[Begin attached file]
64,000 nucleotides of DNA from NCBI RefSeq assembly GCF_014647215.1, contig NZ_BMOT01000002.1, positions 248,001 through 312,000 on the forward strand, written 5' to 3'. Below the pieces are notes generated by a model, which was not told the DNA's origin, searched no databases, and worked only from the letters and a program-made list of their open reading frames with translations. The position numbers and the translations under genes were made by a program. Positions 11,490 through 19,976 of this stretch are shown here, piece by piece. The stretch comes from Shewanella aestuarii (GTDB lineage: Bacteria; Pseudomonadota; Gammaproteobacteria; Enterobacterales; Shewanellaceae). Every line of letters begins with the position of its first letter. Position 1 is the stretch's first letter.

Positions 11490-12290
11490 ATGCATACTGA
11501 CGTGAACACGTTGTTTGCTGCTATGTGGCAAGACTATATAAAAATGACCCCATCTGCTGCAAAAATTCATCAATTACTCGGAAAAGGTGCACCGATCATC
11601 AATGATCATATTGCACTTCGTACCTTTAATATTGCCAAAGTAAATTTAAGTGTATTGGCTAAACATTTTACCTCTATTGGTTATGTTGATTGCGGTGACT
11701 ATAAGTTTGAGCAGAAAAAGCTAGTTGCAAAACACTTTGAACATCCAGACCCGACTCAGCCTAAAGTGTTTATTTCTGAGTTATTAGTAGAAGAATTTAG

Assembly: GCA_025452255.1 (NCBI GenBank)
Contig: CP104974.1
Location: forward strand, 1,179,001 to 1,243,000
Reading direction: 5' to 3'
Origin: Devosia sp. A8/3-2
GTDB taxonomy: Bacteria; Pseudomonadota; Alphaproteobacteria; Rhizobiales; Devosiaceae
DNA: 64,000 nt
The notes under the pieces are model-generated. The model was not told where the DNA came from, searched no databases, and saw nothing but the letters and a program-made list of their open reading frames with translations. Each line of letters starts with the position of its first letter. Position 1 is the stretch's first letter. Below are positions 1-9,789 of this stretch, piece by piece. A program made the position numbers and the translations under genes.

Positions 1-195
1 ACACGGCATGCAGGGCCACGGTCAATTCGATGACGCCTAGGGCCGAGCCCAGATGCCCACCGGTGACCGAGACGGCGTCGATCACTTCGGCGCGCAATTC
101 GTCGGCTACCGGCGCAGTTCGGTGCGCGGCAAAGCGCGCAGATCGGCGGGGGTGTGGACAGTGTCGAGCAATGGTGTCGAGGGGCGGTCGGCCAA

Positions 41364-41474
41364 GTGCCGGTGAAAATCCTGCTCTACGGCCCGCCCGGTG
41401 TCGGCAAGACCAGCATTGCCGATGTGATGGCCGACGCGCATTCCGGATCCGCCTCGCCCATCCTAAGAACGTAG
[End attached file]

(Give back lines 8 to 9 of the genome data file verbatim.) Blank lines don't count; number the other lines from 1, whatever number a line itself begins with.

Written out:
Contig: CP104974.1
Location: forward strand, 1,179,001 to 1,243,000